Pioneer Investments argued the case for a ârenaissance of riskâ at its annual client investment conference, where Funds Europe was the media partner.
Fund selectors from Asia and other parts of the world believe investors are on the verge of allocating a greater amount of money to equity investments and away from bonds.
Forty-four per cent of fund buyers, who were at an investment conference hosted by Pioneer Investments in Dublin, Ireland, in June, said they believed the “Great Rotation” out of bonds and into equities was about to happen.
Giordano Lombardo, group chief investment officer at Pioneer, also said that a large Asian institutional investor he had spoken to was even interested in buying European equities - an asset class that was severely hit by the eurozone crisis.
Meanwhile, Diego Franzin, Pioneer’s head of equity – Europe, added that valuations of equities compared with bonds had not been as cheap since the 1950s.
Lombardo told the conference, which was entiteld The Renaissance of Risk: “It’s absolutely right to consider risky assets, particularly equities. They offer better value than any other alternatives, especially bonds, and they have a better risk-reward profile in the longer run.”
Pioneer Investments, owned by Italy’s UniCredit banking group, has €165 billion ($211 billion) of assets under management, as at March 31. Its Asian offices are in China, India, Japan, Singapore and Taiwan.
Pioneer increased its allocation to European equities in June last year.
Asked for their favourite asset class over the next three to five years, 31% of Pioneer’s audience said European equities. US equities were favoured by 27% of the audience, and 24% said emerging markets.
Much lower, in fourth position, the next highest preference was for emerging market bonds, favoured by 7.1%.
A major theme in capital markets - the tapering of quantitative easing by the US Federal Reserve - was also considered at the conference.
Tanguey Le Saout, head of European fixed income at Pioneer, said a reduction in this form of economic support by central banks would reveal to what extent investors felt markets had genuinely begun to recover. “The partial withdrawal of quantitative easing is good for markets in that it will show how good the fundamentals are.”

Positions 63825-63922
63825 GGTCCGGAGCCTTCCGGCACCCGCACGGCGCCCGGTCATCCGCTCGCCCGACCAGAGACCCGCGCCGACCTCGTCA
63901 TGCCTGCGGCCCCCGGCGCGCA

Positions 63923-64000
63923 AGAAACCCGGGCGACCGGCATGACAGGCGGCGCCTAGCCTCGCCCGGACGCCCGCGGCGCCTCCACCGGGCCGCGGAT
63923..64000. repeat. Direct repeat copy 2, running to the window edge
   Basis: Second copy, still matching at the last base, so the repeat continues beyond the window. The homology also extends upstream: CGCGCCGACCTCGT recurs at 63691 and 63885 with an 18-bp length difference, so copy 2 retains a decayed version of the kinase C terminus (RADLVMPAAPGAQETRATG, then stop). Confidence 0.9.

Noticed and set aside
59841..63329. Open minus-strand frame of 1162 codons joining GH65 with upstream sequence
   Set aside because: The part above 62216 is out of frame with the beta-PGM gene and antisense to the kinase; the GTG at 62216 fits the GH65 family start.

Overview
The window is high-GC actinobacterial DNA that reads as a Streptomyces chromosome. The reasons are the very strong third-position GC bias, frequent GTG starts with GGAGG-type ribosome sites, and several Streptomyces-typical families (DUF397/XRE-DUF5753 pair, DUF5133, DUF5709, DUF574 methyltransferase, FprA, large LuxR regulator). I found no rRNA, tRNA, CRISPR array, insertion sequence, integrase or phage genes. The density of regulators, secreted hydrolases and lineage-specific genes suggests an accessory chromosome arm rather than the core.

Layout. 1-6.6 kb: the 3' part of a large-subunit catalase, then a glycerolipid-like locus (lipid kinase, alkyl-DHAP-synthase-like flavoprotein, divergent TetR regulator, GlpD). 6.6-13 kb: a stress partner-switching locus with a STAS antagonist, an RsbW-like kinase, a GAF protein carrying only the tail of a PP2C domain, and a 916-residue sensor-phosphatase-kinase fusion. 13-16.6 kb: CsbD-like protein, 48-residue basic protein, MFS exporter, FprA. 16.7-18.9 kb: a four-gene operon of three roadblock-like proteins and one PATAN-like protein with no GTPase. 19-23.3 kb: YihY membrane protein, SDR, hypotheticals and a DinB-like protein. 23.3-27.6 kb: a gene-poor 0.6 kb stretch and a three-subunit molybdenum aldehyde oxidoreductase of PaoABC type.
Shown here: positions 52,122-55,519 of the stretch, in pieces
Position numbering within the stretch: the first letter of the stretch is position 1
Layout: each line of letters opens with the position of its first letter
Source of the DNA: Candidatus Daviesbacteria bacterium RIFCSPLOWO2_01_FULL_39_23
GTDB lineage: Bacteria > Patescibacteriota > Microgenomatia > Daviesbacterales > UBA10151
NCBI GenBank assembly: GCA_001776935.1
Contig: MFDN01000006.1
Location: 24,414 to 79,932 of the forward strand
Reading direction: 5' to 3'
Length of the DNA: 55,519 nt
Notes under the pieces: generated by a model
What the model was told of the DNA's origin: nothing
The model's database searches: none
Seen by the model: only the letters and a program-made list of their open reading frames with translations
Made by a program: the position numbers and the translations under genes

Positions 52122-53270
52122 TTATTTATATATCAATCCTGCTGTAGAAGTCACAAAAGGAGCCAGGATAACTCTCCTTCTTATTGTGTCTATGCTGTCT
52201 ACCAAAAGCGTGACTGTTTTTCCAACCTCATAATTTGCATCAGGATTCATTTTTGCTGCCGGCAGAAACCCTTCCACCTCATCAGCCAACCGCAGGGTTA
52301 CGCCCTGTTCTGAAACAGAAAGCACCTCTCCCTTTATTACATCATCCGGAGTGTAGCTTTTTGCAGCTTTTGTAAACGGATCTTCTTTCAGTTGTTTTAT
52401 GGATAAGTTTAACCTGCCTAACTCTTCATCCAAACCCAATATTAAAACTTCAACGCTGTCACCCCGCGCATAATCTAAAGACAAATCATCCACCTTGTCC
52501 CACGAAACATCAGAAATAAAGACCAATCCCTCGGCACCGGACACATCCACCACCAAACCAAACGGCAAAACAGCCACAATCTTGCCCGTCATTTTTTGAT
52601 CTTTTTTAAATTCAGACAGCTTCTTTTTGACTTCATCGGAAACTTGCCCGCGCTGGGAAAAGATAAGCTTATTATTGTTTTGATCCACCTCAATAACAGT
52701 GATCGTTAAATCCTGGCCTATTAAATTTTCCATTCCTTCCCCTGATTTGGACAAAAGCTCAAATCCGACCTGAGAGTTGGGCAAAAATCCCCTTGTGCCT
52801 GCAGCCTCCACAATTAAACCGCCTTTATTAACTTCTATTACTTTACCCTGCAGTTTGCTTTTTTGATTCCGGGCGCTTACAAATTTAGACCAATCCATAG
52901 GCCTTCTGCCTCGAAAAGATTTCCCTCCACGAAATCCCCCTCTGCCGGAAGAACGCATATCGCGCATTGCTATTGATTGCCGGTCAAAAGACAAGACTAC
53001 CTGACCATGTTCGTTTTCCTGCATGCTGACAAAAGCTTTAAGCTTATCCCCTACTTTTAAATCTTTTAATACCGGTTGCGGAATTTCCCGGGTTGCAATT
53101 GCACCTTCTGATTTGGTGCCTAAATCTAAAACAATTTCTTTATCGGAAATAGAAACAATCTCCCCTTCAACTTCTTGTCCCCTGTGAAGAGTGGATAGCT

Quantitative easing has lowered interest rates on many quality sovereign bonds in recent years, and with equities deemed as too risky, high yield bonds have been a highly sought asset class by investors hunting for yield.
Matteo Germano, Pioneer’s global head of multi-asset investments, says his team is monitoring the asset class and has a small, selective exposure. He expects a deterioration in high yield bonds, particularly emerging market corporates, which he believes will be hit by slower growth in Europe. Exposure to emerging market bonds has reduced and Germano is looking to buy more equities.
Equity income funds, which seek income flows from dividends, have also been in favour with yield hunters.
Pioneer Investments uses options to enhance the income from its European and World Equity Target Income funds. It seeks to turn equity volatility to an investor’s advantage by selling a short-dated call option on selected stocks, says Hugh Prendergast, head of international products.
“You have to be selective and not systematically apply this to all stocks,” he says, adding that the preference is for stocks that are thought to be fully valued, because the seller of the option – Pioneer – would lose if the stock rose.
Lombardo says Europe still faces difficult challenges, but there is support for Europe’s macroeconomic case. “A lot of ground has been covered in terms of austerity.”
Lombardo added that 75% of fiscal reform in the eurozone has happened, while most eurozone countries are close to balancing current accounts.
The eurozone as a whole is running a trade surplus.
©2013 funds global asia